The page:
The image above was Donald Trump's configuration during the first 1.0 second of the 10:03 video. After the first second, this (mid-level) "Conventional Steeple" was no longer seen. In general, Donald Trump uses the conventional steeple far too frequently - but it was not so yesterday. This deviation from his normal baseline behavior is a very strong tell that President Trump felt "very beta" after this AHCA defeat.

























Once he begins speaking, but only for the next 6 seconds, as he says, "Thank you very much. We were very close, and it was a very, very tight margin. We had no Democrat support....", the President intertwines his fingers - a signal of frustration.






President Trump then transforms his posture with his right-hand gripping his left forearm while his left-hand closes in a fist. He also leans forward with his elbows bearing a portion of his weight on the desk. This hunches his shoulders while simultaneously foreshortening his neck. His upper arms also held very close to his torso - adding a further protective effect.

While a mild leaning forward is, much of the time, good body language posture for any speaker or leader to use - for it demonstrates engagement and assertiveness (and Donald Trump is better at most at leaning forward), all the other components of this cluster diminish his alpha status - and indeed makes him significantly beta and weak. Throughout most of this video, President Trump maintains this arm position/body language stance (although we can't see it directly for a good portion, it can be inferred by the position of his upper arms and shoulders). This is highly consistent with his - and the GOP's loss (which only just occurred) and it gives us a window into his diminished emotional comfort and lowered confidence.



























When, occasionally, he does unclasp his hand-to-forearm, Donald Trump displays this gesture (image immediately above) - where his upper arm move even very closer to his torso - while his lower arms move medially and laterally (in and out). This is also a beta gesture (illustrator). If he were to alter this, by simply keeping his upper arms further away from his torso, it would both up-regulate his emotional-mental state to a higher level - but also project this strength to anyone watching. In contrast, what we see here further betrays Trump's beta thoughts and feelings.

























When, at 7:39, Donald Trump is asked, "Do you feel betrayed by the House Freedom Caucus at all? They seemed to be the most difficult...  (cross-talk)", his mouth corners pull laterally with his 'mustache area' tightening, and his lips thin-out.  He also looks left and slightly downward (accentuated by a head-tilt). This entire cluster-configuration is indicative of regret.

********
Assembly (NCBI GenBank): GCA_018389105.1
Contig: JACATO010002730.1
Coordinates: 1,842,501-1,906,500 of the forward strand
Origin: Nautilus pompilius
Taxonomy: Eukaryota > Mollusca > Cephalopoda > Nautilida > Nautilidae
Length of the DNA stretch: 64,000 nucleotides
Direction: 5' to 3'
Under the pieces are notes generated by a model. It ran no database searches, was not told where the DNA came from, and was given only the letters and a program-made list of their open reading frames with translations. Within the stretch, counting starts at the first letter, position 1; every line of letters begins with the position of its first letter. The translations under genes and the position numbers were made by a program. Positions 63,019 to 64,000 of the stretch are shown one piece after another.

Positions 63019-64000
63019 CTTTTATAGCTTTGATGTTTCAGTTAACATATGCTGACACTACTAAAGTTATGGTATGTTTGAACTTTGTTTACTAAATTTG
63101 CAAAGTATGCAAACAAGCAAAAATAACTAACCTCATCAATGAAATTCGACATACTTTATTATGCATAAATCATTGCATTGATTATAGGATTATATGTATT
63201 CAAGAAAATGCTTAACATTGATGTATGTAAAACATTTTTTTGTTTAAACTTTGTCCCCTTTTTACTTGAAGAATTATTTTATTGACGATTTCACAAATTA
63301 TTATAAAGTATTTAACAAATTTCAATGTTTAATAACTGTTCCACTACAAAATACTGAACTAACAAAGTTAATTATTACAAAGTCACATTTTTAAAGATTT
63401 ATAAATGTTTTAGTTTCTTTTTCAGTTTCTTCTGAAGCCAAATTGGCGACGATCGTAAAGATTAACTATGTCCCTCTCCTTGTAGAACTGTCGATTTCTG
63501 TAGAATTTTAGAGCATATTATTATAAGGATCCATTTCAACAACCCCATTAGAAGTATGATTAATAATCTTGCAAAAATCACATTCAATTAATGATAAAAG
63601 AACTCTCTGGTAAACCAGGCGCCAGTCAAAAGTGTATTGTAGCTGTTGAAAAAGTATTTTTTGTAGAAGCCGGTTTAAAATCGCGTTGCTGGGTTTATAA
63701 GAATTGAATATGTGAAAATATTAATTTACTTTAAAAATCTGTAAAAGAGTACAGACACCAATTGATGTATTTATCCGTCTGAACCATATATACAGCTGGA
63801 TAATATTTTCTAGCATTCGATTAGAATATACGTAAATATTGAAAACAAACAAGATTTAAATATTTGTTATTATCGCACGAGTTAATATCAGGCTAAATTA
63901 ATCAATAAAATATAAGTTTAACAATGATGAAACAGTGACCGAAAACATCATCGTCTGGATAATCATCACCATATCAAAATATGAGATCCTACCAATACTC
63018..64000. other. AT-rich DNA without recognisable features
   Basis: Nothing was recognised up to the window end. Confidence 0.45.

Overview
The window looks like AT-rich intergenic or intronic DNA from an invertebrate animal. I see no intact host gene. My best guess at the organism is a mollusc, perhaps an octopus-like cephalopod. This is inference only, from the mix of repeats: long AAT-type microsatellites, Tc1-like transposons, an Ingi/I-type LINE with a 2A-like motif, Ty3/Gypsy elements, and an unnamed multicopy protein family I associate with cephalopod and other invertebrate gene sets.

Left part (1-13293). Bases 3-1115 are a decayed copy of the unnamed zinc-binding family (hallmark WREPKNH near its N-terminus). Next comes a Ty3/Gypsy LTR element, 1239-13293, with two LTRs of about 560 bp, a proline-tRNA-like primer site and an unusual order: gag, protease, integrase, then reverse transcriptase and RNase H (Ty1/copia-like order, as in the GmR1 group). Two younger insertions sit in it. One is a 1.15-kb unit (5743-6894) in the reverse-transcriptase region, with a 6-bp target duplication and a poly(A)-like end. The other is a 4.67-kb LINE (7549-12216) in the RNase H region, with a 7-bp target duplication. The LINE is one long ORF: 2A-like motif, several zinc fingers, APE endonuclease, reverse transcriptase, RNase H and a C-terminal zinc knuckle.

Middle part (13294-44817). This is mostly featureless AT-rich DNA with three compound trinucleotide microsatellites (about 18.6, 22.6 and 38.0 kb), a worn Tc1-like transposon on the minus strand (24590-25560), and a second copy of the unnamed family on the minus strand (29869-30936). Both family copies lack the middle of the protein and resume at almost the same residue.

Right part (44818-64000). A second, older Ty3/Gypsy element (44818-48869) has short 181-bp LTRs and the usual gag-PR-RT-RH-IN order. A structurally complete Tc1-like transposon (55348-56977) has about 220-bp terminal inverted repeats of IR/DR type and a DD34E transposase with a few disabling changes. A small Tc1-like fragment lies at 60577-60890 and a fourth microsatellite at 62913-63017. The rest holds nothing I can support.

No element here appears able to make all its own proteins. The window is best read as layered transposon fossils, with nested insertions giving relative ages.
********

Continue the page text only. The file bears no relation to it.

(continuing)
Trump then answers with, "No, not particularly. They're friends of mine. I'm disappointed because we could have had it. So I'm disappointed. I'm a little surprised, to be honest with you. We really had it...."

Thus this significant facial expression of regret, just after the question of betrayal, strongly indicates that President Trump does sincerely feel betrayed by the House Freedom Caucus.



























Finally, one other body language signal is seen in great abundance in the President's Oval Office statement, yet you must watch the video to see it, for it doesn't capture well with a still image. Donald Trump shrugs his shoulders 40 times in 10 minutes. This averages to 1 shrug every 15 seconds - although most of these occur in the last 60% of the video. Some of these are subtle - being muted by the President's elbows bearing a portion of his weight. An accurate and profoundly valuable body language axiom is: If a person is shrugging with high frequency, they are either trying to convince themselves - or convince you (or both) - and they are trying too hard to do so. It's one nonverbal barometer of their attempt to rationalize and/or to co-opt others in co-rationalization. Ask yourself why - and take heed.


Summary: Not surprisingly, after the GOP's AHCA Bill being pulled, Donald Trump's body language during his follow-up, ten minute Oval Office statement is significantly beta in its emotional tone - which is quite unusual for him.


See also: